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Re: Dalits and Christian dalits

[Topics under debate]: GOOD GOVERNANCE
___Help make this manifesto better, or accept it, and propagate it!___
Ash Mahesh wrote on 17 May 1999.

Government in India interferes in religion in more than one way, and if
we considering any proposals to change that, we should take that up more
comprehensively than this. My preference is that all caste-based and
religion based quotas be replaced with economically-based ones. True,
there are many non-Hindu dalits, but there are also many poor upper
castes, at least a few rich dalits, and so on. The whole quota system
stinks. It leaves a few people disgruntled, and others with the
perennial taint of having "made it" spuriously.

My comments:

Although I fully agree that all caste- and religious-based quotas should
be scrapped, I don't agree for their replacement by economically-based
quotas. Merit should be the sole criterion. The only care we should take
is to ensure that meritorious socially- and economically-backward
candidates are not denied of their rightful claims. Special training and
scholarships should however be provided by the government for these
candidates to compete well with the socially- and economically-forward

The present rules of reservation have been introduced soon after India
became independent. These rules have not in anyway helped in the
upliftment of the vast majority of dalits. They have only helped a small
section of dalits to become economically and socially forward. This
section has now become so influential and powerful that their  families
and relatives grab all the opportunities provided to the dalits and do
not allow them to percolate to the vast majority of dalits who are real
poor and backward. They cite the backwardness of this vast majority of
dalits as a case for the indefinite continuation of these reservations.

It is stated in the IPI draft manifesto that these reservations should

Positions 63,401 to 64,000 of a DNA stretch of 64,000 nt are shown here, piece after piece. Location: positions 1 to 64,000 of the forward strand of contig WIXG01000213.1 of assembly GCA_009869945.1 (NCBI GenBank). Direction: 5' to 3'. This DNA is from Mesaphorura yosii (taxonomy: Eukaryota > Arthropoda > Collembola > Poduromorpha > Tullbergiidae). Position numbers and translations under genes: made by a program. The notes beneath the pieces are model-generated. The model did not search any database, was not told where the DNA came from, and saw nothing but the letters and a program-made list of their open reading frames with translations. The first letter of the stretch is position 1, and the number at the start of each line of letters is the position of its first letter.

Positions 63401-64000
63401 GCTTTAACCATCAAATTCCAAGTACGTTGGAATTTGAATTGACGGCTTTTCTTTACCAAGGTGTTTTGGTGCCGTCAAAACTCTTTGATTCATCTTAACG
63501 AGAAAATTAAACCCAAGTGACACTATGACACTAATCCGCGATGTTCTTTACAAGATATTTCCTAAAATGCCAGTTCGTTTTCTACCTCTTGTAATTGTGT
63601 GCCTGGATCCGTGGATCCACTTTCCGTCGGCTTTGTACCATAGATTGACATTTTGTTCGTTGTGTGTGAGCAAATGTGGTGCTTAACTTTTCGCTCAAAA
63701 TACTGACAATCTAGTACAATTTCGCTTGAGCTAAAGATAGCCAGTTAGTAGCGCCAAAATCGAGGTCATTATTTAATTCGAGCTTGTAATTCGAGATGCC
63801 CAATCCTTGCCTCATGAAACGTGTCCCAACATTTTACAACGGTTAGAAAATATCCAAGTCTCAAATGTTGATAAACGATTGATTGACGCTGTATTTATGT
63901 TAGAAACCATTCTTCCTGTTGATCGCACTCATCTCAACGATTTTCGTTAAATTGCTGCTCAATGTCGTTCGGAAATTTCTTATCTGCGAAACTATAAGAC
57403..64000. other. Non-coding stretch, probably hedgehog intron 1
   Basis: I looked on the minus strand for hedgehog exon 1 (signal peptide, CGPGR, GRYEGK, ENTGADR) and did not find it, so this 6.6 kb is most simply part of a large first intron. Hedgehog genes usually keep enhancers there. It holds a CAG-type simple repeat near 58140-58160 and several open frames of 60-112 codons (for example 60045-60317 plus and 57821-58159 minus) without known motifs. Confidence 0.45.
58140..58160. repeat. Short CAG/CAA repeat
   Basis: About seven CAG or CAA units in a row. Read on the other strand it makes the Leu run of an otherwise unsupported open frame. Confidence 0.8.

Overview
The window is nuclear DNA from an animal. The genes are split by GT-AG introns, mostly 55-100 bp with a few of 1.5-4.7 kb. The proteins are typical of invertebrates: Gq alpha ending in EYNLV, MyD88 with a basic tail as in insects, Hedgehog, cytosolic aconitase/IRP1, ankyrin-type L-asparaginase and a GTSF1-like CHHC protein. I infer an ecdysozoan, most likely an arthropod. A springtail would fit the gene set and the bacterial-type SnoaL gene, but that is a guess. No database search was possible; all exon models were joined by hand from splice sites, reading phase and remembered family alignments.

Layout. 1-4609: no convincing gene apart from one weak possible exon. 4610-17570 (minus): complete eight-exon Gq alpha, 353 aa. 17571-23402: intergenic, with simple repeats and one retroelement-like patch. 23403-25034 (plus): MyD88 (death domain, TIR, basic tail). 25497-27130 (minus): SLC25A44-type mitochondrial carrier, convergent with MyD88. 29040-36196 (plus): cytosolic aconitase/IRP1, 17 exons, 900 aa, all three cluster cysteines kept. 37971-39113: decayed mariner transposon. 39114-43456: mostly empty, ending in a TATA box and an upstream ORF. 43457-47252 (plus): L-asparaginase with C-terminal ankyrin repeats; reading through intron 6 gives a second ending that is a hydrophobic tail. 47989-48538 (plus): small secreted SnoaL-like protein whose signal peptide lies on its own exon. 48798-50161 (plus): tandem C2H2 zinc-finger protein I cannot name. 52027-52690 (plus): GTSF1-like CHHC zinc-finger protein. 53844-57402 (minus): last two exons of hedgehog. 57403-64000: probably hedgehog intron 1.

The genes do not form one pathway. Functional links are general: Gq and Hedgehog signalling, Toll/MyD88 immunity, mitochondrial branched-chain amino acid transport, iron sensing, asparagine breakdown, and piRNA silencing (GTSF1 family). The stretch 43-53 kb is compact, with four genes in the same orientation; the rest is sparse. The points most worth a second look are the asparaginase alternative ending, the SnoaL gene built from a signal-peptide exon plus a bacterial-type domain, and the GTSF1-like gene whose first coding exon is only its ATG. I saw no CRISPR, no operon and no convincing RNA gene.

continue. Is there no better solution than this to uplift the dalits?

Ash Mahesh wrote:

This is completely besides the point, and in fact betrays the real
problem. What are you trying to do - assuage non-dalit fears of further
reduction in opportunity? How about assuaging the same fears among
dalits, then? Won't the addition of non-Hindu dalits reduce their

Selling divisive stuff is a dangerous game, one can't assuage all
opinions if the premise is that one must belong to predetermined and
UNALTERABLE groups. Economic mobility is a much better basis.

My comments:

My suggestion that a dalit should not be deprived of the benefits
conferred to dalits simplify because of a change in his religious faith
is purely based on objectivity. I know of a Christian dalit who could
not be appointed as a Lecturer in Sri Venkateswara University until he
managed to get a false certificate from a local Hindu religious
institution that he got admitted into Hinduism. The vast majority of
dalits do not wish to treat a fellow dalit not to be a dalit on the
basis that he changed his religious faith, got into a job, or became
rich. The denial of the rule of reservation to the creamy layer of
dalits could not be so far implemented because of this reason. How can
then we deny the benefit of rule of reservation to a dalit simplify
because of a change in religious faith?

Prof. R. Jagadiswara Rao, Ph.D.
Chairman, Rayalaseema Vikas Parishad
63A Vidyanagar, Tirupati, AP 517502, India
(Presently in the USA on a visit)

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